Clipboard Hijacking and User Password Leaks May Result from a New Linux Bug

Clipboard Hijacking and User Password Leaks May Result from a New Linux Bug

Information has surfaced regarding a vulnerability that affects the “wall” command of the util-linux package. On specific Linux distributions, a malicious actor could exploit this weakness to modify the clipboard or steal a user’s password.

Security researcher Skyler Ferrante has assigned the pseudonym WallEscape to CVE-2024-28085. Security researchers have characterized an instance of improper neutralization of escape sequences.

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“The util-linux wall command does not filter escape sequences from command line arguments,” Ferrante indicated. “This allows unprivileged users to put arbitrary text on other users’ terminals if mesg is set to “y” and wall is set.”

In August 2013, a commit introduced the vulnerability.

By means of the “wall” command, a notification is dispatched to the terminals of every user presently enrolled in a server. This functionality enables users with elevated privileges to disseminate critical information to all local users, such as the closure of a system.

The man page for the Linux command states, “The wall displays a message, the contents of a file, or otherwise its standard input, on the terminals of all currently logged-in users.” “Only the superuser can write on the terminals of users who have chosen to deny messages or are using a program that automatically denies messages.”

CVE-2024-28085 deceives users into entering their passwords into a bogus sudo (also known as superuser do) prompt on other users’ terminals by using inadequately filtered escape sequences supplied as command line arguments.

However, for this to work, you must set the mesg utility to “y” (i.e., enabled) and grant setgid permissions to the wall command.

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Both Ubuntu 22.04 and Debian Bookworm satisfy these conditions, making them vulnerable to CVE-2024-28085. In contrast, CentOS remains impervious to vulnerabilities due to the absence of a setgid parameter in the wall command.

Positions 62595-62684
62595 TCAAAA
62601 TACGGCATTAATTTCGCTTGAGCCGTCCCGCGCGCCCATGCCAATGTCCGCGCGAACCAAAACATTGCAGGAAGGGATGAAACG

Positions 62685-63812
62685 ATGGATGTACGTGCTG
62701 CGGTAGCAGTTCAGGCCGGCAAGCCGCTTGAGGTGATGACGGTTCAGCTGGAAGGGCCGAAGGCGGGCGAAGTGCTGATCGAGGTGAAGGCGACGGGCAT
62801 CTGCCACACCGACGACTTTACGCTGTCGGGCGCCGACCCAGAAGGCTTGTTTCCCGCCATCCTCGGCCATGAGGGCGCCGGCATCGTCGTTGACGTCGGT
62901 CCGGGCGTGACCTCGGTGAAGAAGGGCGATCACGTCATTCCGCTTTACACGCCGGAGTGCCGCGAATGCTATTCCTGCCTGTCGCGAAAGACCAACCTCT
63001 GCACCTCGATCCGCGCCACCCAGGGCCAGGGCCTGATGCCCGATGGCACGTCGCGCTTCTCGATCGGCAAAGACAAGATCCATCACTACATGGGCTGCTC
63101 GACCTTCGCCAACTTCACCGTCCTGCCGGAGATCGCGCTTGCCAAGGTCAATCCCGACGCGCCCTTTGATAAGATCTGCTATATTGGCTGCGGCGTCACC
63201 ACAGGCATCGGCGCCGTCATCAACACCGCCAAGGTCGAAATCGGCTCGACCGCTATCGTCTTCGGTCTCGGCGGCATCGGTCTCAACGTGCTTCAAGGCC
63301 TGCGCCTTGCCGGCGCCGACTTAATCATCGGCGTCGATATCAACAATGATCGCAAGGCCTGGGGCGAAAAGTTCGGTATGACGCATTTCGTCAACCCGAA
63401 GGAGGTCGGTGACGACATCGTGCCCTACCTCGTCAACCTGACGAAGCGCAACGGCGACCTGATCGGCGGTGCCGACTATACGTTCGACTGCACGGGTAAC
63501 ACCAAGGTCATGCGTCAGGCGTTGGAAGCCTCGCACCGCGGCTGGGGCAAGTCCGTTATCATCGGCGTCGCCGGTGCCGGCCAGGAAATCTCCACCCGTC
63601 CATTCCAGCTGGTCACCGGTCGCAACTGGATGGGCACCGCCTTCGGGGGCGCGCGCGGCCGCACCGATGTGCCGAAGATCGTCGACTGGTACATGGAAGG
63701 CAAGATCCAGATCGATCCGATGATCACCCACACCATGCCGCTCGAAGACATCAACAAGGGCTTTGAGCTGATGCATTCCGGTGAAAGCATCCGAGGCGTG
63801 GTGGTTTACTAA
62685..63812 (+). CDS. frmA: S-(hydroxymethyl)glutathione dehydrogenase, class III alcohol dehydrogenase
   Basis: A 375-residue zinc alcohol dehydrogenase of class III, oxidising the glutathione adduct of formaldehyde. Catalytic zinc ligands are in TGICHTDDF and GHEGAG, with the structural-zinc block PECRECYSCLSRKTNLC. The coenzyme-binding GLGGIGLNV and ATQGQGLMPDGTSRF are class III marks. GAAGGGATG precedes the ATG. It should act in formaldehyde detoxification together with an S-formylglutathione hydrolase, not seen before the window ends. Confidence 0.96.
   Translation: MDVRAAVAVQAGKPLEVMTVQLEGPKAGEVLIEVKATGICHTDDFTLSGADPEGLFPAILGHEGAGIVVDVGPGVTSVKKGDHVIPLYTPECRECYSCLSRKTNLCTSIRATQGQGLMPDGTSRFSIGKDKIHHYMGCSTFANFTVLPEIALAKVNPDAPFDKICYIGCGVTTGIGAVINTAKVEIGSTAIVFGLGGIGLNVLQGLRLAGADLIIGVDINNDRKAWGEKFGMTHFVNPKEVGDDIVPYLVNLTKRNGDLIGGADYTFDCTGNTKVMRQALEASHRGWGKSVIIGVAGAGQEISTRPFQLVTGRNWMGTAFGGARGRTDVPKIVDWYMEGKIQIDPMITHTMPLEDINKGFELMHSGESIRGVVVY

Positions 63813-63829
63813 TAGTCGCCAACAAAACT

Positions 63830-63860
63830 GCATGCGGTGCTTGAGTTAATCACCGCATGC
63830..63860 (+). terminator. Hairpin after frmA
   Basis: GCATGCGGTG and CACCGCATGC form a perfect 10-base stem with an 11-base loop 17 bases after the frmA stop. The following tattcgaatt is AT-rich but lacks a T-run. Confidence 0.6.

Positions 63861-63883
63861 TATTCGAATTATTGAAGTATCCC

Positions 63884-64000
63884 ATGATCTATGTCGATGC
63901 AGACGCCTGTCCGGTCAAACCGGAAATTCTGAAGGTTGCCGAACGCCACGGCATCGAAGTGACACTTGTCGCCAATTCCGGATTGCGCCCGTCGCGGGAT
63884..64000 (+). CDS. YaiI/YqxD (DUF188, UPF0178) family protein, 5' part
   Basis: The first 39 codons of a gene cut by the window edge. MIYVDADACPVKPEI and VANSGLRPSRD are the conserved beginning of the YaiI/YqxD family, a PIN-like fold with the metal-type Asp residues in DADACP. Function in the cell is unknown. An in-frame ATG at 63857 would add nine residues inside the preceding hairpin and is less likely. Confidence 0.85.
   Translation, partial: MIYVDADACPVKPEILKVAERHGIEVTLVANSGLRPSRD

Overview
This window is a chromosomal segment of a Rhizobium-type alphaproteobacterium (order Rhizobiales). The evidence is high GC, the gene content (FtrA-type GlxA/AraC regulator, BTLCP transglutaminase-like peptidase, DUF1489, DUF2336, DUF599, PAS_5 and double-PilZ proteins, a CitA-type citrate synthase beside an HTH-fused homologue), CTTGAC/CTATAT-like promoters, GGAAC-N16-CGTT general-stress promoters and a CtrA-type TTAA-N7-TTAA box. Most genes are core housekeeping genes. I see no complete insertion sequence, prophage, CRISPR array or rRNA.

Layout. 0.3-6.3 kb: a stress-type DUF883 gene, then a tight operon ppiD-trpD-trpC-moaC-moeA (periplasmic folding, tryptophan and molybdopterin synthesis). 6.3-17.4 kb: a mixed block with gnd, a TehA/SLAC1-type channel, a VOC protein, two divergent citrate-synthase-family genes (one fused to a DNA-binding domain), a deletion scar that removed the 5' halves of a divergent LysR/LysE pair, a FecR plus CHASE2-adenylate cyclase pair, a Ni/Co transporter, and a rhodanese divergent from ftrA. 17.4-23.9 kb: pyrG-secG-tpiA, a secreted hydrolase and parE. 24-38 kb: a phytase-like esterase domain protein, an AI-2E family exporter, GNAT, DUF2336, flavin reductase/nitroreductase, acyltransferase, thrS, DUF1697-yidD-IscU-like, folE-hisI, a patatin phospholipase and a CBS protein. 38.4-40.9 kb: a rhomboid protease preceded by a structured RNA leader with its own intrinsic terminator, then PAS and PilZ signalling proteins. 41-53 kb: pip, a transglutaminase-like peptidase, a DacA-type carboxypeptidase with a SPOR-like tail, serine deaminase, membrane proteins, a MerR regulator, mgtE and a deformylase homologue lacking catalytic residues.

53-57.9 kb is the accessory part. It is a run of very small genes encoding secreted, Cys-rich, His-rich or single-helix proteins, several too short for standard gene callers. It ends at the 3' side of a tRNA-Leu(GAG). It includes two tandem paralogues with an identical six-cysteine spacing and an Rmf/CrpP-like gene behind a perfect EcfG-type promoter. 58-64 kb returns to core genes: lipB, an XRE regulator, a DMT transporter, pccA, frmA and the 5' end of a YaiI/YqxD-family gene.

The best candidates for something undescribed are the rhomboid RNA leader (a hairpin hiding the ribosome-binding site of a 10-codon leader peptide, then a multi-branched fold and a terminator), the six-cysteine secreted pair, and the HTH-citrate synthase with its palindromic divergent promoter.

“On Ubuntu 22.04, we have enough control to leak a user’s password by default,” Ferrante indicated. “The only indication of an attack on the user will be an incorrect password prompt when they correctly type their password, along with their password being in their command history.”

Likewise, in systems that permit the transmission of wall messages, it is possible for an assailant to modify a user’s clipboard by utilizing escape sequences on particular terminals, such as the Windows Terminal. It is inoperable with the GNOME Terminal.

Users should update to util-linux version 2.40 to lessen the impact of the vulnerability.

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“[CVE-2024-28085] allows unprivileged users to put arbitrary text on other users terminals if mesg is set to y and *wall is setgid*,” according to the release’s documentation. “Not all distros are affected (e.g., CentOS, RHEL, and Fedora are not; the Ubuntu and Debian walls are both setgid, and mesg is set to y by default).”

Selwyn, a security researcher, recently revealed a use-after-free vulnerability in the Linux kernel’s netfilter subsystem, potentially leading to the elevation of local privileges. The revelation coincides with the disclosure.

With the CVE identifier CVE-2024-1086 and a CVSS score of 7.8, the vulnerability stems from a failure in the input sanitization process of netfilter verdicts. This deficiency could potentially enable a local assailant to execute arbitrary code or induce a denial-of-service (DoS) condition. On January 24, 2024, a commit resolved the issue.


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